In North America, there are just a few large-scale, energy-intensive locations that make hydrogen. About 95 percent of it comes from natural gas that is "reformed" in a chemical synthesis involving steam, a nickel catalyst, and high temperatures and pressures. From there, most of the hydrogen is used by oil-refining and ammonia industries.

That picture could be brighter. Holladay argues that hydrogen can be made from diverse, scaled-down domestic sources of energy—including wind, solar, biomass, geothermal, nuclear power, and even coal (with carbon sequestration).

By harnessing new low-cost sources of renewable energy to make hydrogen, said Holladay, “we can explore the wide-scale use of hydrogen across multiple sectors, including—and beyond—transportation.”

The H2@Scale vision includes zero-emissions vehicles, fuel cells, energy storage, steel production, food processing, and chemical production.

Low-cost hydrogen made from renewables could be put back into the energy grid, said Holladay. It could also be used to upgrade bio-oils, deployed to make cheaper ammonia, or used to make synthetic chemicals and fuels from carbon dioxide.

The Magic of Magnets

Holladay's work is central to a PNNL-designed system that uses the magnetocaloric effect to generate temperatures cold enough to liquefy gases at room temperature.

Hydrogen is the most abundant element in the universe, and its beneficial applications could include fuel cells, energy storage, petroleum recovery, food processing, and the production of methanol, ammonia, and fabricated metals. In cars and trucks, hydrogen fuel could enable zero or near-zero emissions.

However, Holladay says that making hydrogen at scale has "an Achilles heel"—the cost of cooling the gas needed to liquefy it. Current fill-up prices are close to the equivalent of $12 to $16 a gallon, which includes the cost of production, delivery, storage, compression, and dispensing.

To answer the logistics of a big part of that challenge, Holladay and his team have four projects focused on magnetic caloric hydrogen liquefaction, a technology to turn gases into liquid at room temperature by using magnets.

A piston-like fiberglass cylinder, loaded with a ferromagnetic powder like gadolinium (Gd) and gadolinium alloys, moves in an out of the magnetic field. The magnetocaloric materials heat up while in the magnetic field. When outside the field, the materials cool.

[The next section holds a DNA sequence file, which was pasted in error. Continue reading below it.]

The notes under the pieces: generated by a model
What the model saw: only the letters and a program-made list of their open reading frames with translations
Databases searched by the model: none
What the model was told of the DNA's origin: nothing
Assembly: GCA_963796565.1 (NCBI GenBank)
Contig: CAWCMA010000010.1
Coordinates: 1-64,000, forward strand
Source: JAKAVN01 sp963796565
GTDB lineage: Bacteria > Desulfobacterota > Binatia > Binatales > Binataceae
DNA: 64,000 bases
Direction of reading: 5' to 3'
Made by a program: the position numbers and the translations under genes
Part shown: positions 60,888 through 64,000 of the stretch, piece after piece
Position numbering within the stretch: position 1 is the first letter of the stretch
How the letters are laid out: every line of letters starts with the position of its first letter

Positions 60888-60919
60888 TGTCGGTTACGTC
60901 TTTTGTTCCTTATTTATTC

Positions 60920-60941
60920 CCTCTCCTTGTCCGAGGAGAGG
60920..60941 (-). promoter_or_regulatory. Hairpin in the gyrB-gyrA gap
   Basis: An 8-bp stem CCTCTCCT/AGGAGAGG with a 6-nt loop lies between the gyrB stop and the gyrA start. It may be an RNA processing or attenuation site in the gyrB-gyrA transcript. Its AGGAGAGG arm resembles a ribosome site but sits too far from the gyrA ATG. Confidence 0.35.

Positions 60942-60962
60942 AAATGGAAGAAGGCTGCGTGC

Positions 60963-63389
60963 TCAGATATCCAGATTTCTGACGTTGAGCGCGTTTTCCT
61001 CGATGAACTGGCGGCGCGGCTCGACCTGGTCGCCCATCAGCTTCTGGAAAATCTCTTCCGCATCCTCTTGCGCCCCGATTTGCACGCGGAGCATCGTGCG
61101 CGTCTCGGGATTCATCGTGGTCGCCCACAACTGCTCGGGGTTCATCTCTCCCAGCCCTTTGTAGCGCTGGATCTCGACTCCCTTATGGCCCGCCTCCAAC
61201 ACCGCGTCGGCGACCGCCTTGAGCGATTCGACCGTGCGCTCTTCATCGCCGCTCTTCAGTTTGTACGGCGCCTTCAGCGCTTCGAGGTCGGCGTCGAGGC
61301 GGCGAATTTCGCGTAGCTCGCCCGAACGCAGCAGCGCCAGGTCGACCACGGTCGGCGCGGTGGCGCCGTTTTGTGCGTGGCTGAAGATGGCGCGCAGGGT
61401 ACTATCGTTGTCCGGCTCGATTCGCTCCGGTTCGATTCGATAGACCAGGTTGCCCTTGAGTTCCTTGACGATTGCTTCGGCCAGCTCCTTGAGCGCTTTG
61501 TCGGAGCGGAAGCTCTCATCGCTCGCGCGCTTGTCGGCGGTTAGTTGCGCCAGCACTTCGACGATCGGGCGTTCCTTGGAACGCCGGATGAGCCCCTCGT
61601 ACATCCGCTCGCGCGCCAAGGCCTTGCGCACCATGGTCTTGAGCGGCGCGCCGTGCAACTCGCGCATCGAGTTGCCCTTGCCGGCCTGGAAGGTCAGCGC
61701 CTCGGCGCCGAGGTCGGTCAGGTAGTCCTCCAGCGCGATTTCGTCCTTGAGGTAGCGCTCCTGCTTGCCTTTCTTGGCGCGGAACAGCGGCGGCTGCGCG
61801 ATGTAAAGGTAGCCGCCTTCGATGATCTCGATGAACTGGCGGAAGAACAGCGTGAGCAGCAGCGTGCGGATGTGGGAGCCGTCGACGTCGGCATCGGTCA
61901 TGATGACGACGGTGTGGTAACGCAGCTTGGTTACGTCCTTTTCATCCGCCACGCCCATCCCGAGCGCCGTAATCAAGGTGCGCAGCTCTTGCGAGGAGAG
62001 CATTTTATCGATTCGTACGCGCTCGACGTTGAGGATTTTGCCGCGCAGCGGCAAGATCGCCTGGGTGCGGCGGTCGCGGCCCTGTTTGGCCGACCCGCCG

This cycle of heating and cooling can be engineered into a cooling system. With the correctly designed process, temperatures can get cold enough to liquefy gas.

Hot on Cooling’s Trail

So far, Holladay and his team have demonstrated their concept by liquefying propane to minus 55 degrees C. In recent work, they achieved minus 118 degrees C. By the end of the summer of 2019, they aspire to liquefy natural gas at approximately minus 150 degrees C.

Presently, liquefying hydrogen requires a traditional refrigeration cycle based on compressed gases. That’s energy-intensive, especially at large scales, since hydrogen must be cooled to around minus 253 degrees C (minus 423 degrees Fahrenheit).

By contrast, the magnetic-caloric technology requires less energy, is a solid-state system, and is "modular and scalable," said Holladay.

If his team can get the temperature low enough to liquefy hydrogen gas, the technology will reduce by up to 50 percent the high energy costs now required to turn hydrogen gas into an energy-bearing liquid. Projected capital cost reductions, said Holladay, may be as high as 30 percent.

Working at PNNL with Holladay on magnetic caloric hydrogen liquefaction are materials expert Kerry Meinhardt, applied chemist Evgueni Polikarpov, process engineer Kriston Brooks, and researcher Edwin Thomsen.

Partnering with Holladay and his team are the U.S. Department of Energy's Ames Laboratory in Iowa, as well as Emerald Energy NW. That company's president, John Barclay, is the inventor of active magnetic regenerators.

In all, "it’s a very exciting, dynamic time to be working in renewable energy," said Holladay. "That’s for sure."